Several other incidents connected with the Buddha, besides the preaching of the first sermon, are mentioned as having taken place in Isipatana. Here it was that one day at dawn Yasa came to the Buddha and became an Arahant.[8] It was at Isipatana, too, that the rule was passed prohibiting the use of sandals made of talipot leaves.[9] On another occasion when the Buddha was staying at Isipatana, having gone there fromRājagaha, he instituted rules forbidding the use of certain kinds of flesh, including human flesh.[10] Twice, while the Buddha was at Isipatana, Māravisited him but had to go away discomfited.[11]

Besides the Dhammacakkappavattana Sutta mentioned above, several other suttas were preached by the Buddha while staying at Isipatana, among them

the Anattalakkhana Sutta,the Saccavibhanga Sutta,the Pañca Sutta (S.iii.66f),the Rathakāra or Pacetana Sutta (A.i.110f),the two Pāsa Suttas (S.i.105f),the Samaya Sutta (A.iii.320ff),the Katuviya Sutta (A.i.279f.),a discourse on the Metteyyapañha of the Parāyana (A.iii.399f), andthe Dhammadinna Sutta (S.v.406f), preached to the distinguished layman Dhammadinna, who came to see the Buddha.

Some of the most eminent members of the Sangha seem to have resided at Isipatana from time to time; among recorded conversations at Isipatana are several between Sariputta andMahakotthita,[12] and one between Mahākotthita and Citta-Hatthisariputta.[13] Mention is made, too, of a discourse in which several monks staying at Isipatana tried to help Channain his difficulties.[14]

According to the Udapāna Jātaka (J.ii.354ff ) there was a very ancient well near Isipatana which, in the Buddha’s time, was used by the monks living there.

Isipatana after the Buddha

According to the Mahavamsa, there was a large community of monks at Isipatana in the second century B.C. For, we are told that at the foundation ceremony of the Mahā Thūpa inAnurādhapura, twelve thousand monks were present from Isipatana led by the Elder Dhammasena.[15]

Xuanzang[16] found, at Isipatana, fifteen hundred monks studying the Hīnayāna. In the enclosure of the Sanghārāma was a vihāra about two hundred feet high, strongly built, its roof surmounted by a golden figure of the mango. In the centre of the vihāra was a life-size statue of the Buddha turning the wheel of the Law. To the south-west were the remains of a stone stupa built by King Asoka. The Divy. (389-94) mentions Asoka as intimating to Upagupta his desire to visit the places connected with the Buddha’s activities, and to erect thupas there. Thus he visited Lumbinī, Bodhimūla, Isipatana, Migadāya and Kusinagara; this is confirmed by Asoka’s lithic records, e.g. Rock Edict, viii.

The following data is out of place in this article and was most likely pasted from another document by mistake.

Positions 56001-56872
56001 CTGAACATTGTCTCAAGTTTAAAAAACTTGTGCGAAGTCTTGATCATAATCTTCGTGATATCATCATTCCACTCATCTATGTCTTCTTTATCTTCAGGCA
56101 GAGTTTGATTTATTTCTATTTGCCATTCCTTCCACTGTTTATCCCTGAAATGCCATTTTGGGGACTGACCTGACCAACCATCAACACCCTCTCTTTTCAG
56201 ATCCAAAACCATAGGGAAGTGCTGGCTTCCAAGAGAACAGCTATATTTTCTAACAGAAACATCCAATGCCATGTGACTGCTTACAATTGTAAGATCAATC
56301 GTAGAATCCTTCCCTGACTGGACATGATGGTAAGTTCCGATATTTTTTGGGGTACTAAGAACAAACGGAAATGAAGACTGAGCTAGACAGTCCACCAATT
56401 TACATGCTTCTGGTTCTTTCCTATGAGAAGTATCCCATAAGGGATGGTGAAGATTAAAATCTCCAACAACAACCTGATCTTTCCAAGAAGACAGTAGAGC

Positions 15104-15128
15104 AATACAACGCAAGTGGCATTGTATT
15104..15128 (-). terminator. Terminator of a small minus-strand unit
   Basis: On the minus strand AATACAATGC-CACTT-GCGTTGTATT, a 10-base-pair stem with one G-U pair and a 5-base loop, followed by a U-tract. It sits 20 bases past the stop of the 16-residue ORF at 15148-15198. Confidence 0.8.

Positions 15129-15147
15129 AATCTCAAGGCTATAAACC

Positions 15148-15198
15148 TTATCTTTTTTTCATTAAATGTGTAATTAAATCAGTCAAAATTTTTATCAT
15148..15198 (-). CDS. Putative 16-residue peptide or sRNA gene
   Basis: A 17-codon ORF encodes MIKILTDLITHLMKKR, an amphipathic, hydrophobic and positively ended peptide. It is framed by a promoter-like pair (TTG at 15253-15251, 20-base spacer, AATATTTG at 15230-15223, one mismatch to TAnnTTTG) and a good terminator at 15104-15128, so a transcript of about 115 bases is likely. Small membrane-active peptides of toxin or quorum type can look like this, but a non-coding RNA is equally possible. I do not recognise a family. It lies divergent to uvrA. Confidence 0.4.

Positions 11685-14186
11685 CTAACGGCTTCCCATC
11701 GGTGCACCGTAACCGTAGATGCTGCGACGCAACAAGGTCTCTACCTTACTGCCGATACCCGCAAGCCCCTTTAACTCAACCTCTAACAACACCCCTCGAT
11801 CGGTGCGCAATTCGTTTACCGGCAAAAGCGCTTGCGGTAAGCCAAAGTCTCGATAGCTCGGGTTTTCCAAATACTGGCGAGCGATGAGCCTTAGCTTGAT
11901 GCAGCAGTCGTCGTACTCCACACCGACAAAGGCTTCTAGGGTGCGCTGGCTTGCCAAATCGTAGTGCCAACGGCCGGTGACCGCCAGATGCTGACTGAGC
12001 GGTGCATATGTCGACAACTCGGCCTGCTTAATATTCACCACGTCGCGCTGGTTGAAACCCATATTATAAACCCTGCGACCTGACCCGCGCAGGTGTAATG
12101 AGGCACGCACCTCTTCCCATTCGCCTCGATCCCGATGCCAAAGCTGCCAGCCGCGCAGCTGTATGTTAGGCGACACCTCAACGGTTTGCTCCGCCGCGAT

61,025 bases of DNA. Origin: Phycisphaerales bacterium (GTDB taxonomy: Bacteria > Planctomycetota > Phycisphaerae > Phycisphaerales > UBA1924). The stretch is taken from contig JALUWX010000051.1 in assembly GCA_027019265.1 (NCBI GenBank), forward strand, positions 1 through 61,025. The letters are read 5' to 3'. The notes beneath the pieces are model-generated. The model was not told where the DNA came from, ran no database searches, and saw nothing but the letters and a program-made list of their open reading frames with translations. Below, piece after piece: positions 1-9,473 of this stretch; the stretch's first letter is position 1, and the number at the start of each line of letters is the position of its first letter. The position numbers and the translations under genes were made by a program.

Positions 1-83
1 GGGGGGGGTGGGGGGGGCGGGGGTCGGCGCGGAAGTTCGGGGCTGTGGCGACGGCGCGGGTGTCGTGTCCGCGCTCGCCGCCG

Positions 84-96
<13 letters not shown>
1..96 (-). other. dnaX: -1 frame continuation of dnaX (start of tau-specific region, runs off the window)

In front of it was a stone pillar to mark the spot where the Buddha preached his first sermon. Nearby was another stupa on the site where the Pañcavaggiyas spent their time in meditation before the Buddha’s arrival, and another where five hundred Pacceka Buddhas enteredNibbāna. Close to it was another building where the future Buddha Metteyya received assurance of his becoming a Buddha.

Buddhism flourished in Sarnath in part because of kings and wealthy merchants based in Varanasi. By the third century Sarnath had become an important center for the arts, which reached its zenith during the Guptaperiod (4th to 6th centuries CE). In the 7th century by the time Xuanzang visited from China, he found 30 monasteries and 3000 monks living at Sarnath.

Sarnath became a major centre of theSammatiya school of Buddhism, one of the early Buddhist schools. However, the presence of images of Heruka and Taraindicate that Vajrayana Buddhism was (at a later time) also practiced here. Also images of Brahminist gods as Shiva andBrahma were found at the site, and there is still a Jain temple (at Chandrapuri) located very close to the Dhamekh Stupa.

At the end of the 12th century Sarnath was sacked by Turkish Muslims, and the site was subsequently plundered for building materials.

Discovery of Isipatana

Isipatana is identified with the modern Sarnath, six miles from Benares.Alexander Cunningham[17] found the Migadāya represented by a fine wood, covering an area of about half a mile, extending from the great tomb ofDhamekha on the north to theChaukundi mound on the south.

Legendary characteristics of Isipatana